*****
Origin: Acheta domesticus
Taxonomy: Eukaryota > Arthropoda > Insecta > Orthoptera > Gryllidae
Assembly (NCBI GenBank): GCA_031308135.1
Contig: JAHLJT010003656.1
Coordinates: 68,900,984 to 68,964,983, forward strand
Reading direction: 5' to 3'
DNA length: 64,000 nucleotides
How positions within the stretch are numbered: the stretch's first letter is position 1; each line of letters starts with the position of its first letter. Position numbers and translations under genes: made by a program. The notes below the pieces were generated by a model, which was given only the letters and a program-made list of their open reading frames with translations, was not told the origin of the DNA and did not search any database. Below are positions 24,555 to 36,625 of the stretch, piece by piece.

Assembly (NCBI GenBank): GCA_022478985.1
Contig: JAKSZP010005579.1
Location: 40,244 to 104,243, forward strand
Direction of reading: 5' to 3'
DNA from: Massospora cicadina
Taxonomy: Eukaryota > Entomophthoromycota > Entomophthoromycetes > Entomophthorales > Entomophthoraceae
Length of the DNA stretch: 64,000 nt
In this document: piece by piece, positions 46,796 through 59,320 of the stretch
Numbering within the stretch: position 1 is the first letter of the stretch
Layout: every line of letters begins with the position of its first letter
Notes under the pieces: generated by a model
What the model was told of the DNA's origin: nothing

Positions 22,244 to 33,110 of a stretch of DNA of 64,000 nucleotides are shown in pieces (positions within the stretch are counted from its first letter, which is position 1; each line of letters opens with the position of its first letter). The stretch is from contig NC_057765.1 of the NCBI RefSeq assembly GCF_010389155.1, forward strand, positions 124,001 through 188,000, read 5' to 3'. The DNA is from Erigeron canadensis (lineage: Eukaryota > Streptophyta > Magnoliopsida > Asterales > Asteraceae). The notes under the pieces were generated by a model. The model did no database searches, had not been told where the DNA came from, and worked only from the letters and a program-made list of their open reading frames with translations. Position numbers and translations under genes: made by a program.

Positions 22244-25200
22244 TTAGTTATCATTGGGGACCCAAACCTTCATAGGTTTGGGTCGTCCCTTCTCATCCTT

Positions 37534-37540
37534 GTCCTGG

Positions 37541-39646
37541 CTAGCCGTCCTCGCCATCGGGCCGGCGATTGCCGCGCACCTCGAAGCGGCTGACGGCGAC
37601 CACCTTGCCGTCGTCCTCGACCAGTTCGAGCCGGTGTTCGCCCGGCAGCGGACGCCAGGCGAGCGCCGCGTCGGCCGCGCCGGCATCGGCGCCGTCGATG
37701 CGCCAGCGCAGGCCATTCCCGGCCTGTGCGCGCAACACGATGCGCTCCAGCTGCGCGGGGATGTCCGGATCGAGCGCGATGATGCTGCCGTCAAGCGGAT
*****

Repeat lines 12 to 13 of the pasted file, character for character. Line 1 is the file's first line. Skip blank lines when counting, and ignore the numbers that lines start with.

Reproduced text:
Direction of reading: 5' to 3'
DNA from: Massospora cicadina